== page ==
As for her proudest accomplishment as nutrition services director, Blakeney said it’s “probably our recognition as far as in the state and in the nation for the program changes we’ve made.”

“A lot of things, we probably already did, but we shouted out more so that I’m proud of,” she said. “We do have a good program. We do serve good food. We do change it up. I’m proud of that.”

Doing their own marketing and having a strong presence on social media “really changed how people view us,” she said.

“People think you’re just a bunch of lunchroom ladies throwing some food on a plate, and that’s not it,” she said. “We actually do try very hard to get something the kids will eat, and you’ve got find something that you can get in that costs under 3 bucks with labor. People don’t realize it’s not as easy as it sounds.”

Trading her career for a life of leisure is going to be harder than Blakeney thought it would be. 

“It’s bittersweet,” she said. “Looking forward to what’s next, but I will miss a lot of people.”

Especially her staff. 

“Well, I’ll miss them,” she said. “I’ll miss all of them. I’ve made a lot of friends over the years. Bartow County, the whole system really, is a very family-oriented organization to be in as far as school systems go, in my experience. In talking with others, I think it is.”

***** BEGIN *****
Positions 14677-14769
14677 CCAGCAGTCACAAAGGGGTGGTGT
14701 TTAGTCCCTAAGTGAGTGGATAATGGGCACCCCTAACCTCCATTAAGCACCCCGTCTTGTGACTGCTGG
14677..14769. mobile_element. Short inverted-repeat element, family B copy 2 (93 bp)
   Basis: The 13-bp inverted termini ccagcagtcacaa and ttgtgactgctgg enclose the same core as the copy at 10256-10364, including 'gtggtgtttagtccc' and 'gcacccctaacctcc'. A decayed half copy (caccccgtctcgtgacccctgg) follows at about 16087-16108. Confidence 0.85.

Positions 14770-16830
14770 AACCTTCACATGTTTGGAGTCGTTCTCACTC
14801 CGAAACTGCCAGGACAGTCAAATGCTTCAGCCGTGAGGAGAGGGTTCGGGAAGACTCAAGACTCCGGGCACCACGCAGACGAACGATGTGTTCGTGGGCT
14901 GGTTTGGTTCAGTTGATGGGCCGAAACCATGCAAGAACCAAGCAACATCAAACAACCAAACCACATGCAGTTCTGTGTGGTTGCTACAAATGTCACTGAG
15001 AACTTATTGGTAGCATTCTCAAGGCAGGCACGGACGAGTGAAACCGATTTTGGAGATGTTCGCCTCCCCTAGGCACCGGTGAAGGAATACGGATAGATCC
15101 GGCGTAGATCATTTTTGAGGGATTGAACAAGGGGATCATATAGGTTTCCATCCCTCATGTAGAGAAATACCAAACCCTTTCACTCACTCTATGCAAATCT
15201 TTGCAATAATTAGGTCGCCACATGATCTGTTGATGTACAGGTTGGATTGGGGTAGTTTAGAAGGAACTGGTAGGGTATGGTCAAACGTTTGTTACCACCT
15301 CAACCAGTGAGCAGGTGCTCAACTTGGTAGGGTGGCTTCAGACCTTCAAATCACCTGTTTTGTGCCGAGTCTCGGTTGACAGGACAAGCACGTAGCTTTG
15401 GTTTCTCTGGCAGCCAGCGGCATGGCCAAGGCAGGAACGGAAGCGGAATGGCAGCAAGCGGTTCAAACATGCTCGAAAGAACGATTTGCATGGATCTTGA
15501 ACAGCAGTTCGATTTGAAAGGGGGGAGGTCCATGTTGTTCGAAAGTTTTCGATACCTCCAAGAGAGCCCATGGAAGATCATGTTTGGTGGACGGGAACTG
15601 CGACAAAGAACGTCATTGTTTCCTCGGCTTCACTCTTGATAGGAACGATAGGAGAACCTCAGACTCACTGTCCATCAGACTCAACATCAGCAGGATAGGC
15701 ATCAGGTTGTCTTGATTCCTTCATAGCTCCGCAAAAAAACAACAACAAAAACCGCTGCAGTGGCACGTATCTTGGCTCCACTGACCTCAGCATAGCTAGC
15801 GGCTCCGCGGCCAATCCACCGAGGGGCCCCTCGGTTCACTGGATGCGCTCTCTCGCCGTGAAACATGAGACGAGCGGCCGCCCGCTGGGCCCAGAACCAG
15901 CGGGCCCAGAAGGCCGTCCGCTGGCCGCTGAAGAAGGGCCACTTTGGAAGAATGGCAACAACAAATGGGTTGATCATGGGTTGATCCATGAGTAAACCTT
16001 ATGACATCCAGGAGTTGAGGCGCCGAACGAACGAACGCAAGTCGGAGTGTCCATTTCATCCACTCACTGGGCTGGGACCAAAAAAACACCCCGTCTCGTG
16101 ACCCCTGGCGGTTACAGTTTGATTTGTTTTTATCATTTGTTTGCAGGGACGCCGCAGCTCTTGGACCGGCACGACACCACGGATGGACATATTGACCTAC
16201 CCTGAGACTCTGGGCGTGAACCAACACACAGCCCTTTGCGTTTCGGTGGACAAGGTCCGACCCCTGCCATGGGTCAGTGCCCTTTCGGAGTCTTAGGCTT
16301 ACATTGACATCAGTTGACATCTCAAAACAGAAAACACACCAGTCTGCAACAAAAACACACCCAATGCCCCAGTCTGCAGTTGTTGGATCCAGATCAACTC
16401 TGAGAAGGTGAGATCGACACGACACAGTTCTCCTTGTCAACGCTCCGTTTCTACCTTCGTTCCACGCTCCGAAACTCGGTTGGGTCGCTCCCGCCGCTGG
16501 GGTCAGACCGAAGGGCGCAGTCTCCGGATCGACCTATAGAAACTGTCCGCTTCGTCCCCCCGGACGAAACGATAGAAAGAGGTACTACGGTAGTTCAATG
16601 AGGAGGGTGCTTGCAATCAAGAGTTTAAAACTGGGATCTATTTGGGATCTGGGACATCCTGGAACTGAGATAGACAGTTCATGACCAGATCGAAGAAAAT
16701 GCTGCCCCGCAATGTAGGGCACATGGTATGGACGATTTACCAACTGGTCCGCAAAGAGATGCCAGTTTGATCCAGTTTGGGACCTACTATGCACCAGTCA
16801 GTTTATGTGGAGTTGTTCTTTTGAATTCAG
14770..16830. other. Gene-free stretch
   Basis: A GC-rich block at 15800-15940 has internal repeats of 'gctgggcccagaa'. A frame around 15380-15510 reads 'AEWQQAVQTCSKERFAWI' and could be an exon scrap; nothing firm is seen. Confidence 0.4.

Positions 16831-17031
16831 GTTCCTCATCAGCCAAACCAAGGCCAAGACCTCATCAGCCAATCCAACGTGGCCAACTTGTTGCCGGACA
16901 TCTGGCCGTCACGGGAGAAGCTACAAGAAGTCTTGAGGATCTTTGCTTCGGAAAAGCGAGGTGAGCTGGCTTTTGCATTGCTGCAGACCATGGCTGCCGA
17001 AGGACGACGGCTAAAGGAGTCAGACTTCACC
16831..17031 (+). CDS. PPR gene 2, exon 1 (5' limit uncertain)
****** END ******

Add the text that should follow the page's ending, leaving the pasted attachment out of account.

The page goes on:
Blakeney began her nutrition services career in 1988 as a substitute in the White Elementary School cafeteria.

“It kind of feels like full circle because one of my first jobs there was to rearrange the freezer,” she said. “I built them a new freezer last year — or I had one built.” 

By the end of 1988, Blakeney had earned a full-time position as a cafe manager.

“I already had restaurant management experience so it wasn’t like I didn’t have any experience,” she said.

Most of her cafeteria work was done at Emerson Elementary, where she worked for 12 years. She left the school system for two years then came back in 2002 to the central office.

She started as an operations specialist, finished her master’s degree and became the director in 2011.

Blakeney said she was hooked on school food service as soon as she started substituting. 

“I realized that’s where I wanted to be,” she said. “I enjoy cooking; I enjoy working with kids. I had children, of course, and I worked with Boy Scouts with them and so enjoyed just interacting with kids. Most people that are in any kind of school nutrition program will tell you once it gets in your blood, if it gets in your blood, you’re going to stay in it.”  

As for her retirement plans, Blakeney said she has two trips planned in April: one to Missouri to visit her oldest son, Matt, a captain in the Army and commander of a basic training unit, and watch his unit’s graduation and one to a family reunion. 

“After that, I don’t have a whole lot planned,” she said. “April’s about as far as I’ve got.”

Blakeney, who has another son, Mark, a Cobb County police officer, added she and her husband, Roger, probably will go out west sometime this summer to visit her home state of Montana.